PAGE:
How to Choose the Right Mouthwash?
A mouthwash, also referred to as an oral rinse, is an antiseptic liquid used to fight halitosis and kill harmful bacteria in the oral cavity responsible for tooth decay. Mouthwash is not used as a substitute for regular teeth brushing or dental flossing but rather to boost your oral hygiene. You should note that different mouthwashes contain different ingredients, and not all will strengthen teeth. Read to find out how to select the right type of mouthwash.
How Mouthwash Works
Research has shown that when the use of mouthwash is tied to a good dental health hygiene routine, it helps prevent plaque and gum disease.
Mouthwashes contain antiseptic ingredients such as eucalyptol, alcohol, and menthol that kill harmful oral bacteria. Since mouthwash is in liquid form, the ingredients easily get to the hard-to-reach areas and into crevices eliminating any filmy bacteria collecting there.
Some types of mouthwash contain fluoride, a mineral that helps fight dental cavities by strengthening the enamel. The fluoride and other ingredients coat the dental enamel making it stronger and plaque-resistant. Oral rinses containing fluoride are almost similar to those you get at the dentist’s office after professional teeth cleaning. They only have differences in the number of fluoride levels, whereas the one found at the dentist has much higher levels.
How to Correctly Use Mouthwash
If our dentist at Knight Dental Care recommends that you use mouthwash in your oral hygiene routine, you are only likely to get the most benefits from it when you correctly use it. Here are some key points from experts at our dental clinic in Little Rock that will help you get the maximum benefit from your mouth rinse.
- First, thoroughly clean and floss your teeth
- Read the label with the use instructions on your mouthwash
- Measure the correct amount of mouthwash as instructed by the dentist or manufacturer
- Set the time, swish and gargle for 30 seconds
- Spit out the mouthwash
Tips for Choosing the Best Mouthwash
Oral rinses are usually formulated to combat a variety of oral health issues, such as dry mouth, bad breath, sensitivity, cavities, and gum disease. When selecting an oral rinse for use, there is usually no best type of mouthwash to pick, but what is encouraged is choosing the one that best suits your oral health needs. For instance:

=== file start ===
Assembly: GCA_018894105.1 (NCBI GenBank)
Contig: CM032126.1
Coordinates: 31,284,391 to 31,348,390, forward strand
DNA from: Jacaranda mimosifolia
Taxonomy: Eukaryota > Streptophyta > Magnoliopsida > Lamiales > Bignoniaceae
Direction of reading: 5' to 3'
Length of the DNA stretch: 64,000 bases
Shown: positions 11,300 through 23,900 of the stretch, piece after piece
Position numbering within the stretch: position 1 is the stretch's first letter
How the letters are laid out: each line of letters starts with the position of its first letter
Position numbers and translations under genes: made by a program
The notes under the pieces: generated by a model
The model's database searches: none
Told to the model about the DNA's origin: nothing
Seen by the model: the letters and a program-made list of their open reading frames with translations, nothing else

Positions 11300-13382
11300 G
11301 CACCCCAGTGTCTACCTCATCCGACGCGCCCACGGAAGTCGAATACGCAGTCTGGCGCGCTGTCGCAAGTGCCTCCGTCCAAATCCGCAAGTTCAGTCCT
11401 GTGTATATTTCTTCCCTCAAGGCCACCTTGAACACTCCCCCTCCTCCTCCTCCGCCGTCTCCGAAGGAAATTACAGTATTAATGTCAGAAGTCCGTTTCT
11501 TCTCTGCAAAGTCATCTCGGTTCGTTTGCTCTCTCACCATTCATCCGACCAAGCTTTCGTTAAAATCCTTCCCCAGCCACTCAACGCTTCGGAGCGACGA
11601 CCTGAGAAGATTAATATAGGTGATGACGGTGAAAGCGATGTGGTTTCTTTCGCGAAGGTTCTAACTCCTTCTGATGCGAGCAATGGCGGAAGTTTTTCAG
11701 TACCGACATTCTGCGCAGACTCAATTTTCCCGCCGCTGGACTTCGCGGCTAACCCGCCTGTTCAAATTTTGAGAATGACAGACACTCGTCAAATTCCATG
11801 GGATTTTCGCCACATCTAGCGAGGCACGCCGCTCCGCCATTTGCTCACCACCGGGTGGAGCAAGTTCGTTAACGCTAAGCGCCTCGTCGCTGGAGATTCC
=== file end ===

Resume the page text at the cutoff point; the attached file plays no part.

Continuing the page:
- Having a dry mouth? Pick alcohol-free
Alcohol is the commonest ingredient found in oral rinses, but some people choose to avoid it because alcohol is an irritant. For an individual with a dry mouth because of cancer treatment or medications, using a mouthwash containing alcohol will lead to irritation of oral tissues and more dryness. An alcohol-free oral rinse is best recommended.
- Need to get rid of plaque? Avoid cosmetic oral rinses.
Typically, there are two main types of oral rinse; therapeutic and cosmetic. Therapeutic mouthwashes have clinical benefits, such as treating gingivitis and preventing cavities. Cosmetic oral rinses are mostly used to freshen your breath. If you are looking for an oral rinse to control dental plaque, look for a germ-fighting, antiseptic, or antimicrobial mouthwash. They constitute ingredients like essential oils and chlorhexidine that kill the bacteria that cause plaque formation and tartar buildup.
- Want to prevent staining? Watch out for CPC
There are various causes of teeth stains other than food and beverages. One such cause is cetylpridinium chloride (CPC), an antibacterial fluoride compound added to most mouthwashes. Although it is effective in combating bad breath, it tends to stick to crevices and dental margins, leaving behind brownish stains. It’s not that the staining is permanent or harmful, but most users find this undesirable. To brighten your smile, you can use whitening mouthwashes or book a professional whitening appointment with our Little Rock dentistry.
Mouth Wash Precautions
Most oral rinse products contain high fluoride and alcohol volumes, which can have a negative impact on your health if ingested in large amounts. This is the reason why dental experts do not recommend oral rinses for children below six years of age. Adults should also avoid swallowing mouthwash.
In addition, if you happen to have oral lesions or open sores in the oral cavity, it is best to first seek advice from a dentist near you before trying any mouthwash. This is because sometimes oral cavity sores can result from an underlying health problem, and dousing these sores with antiseptic and fluoride can do more harm.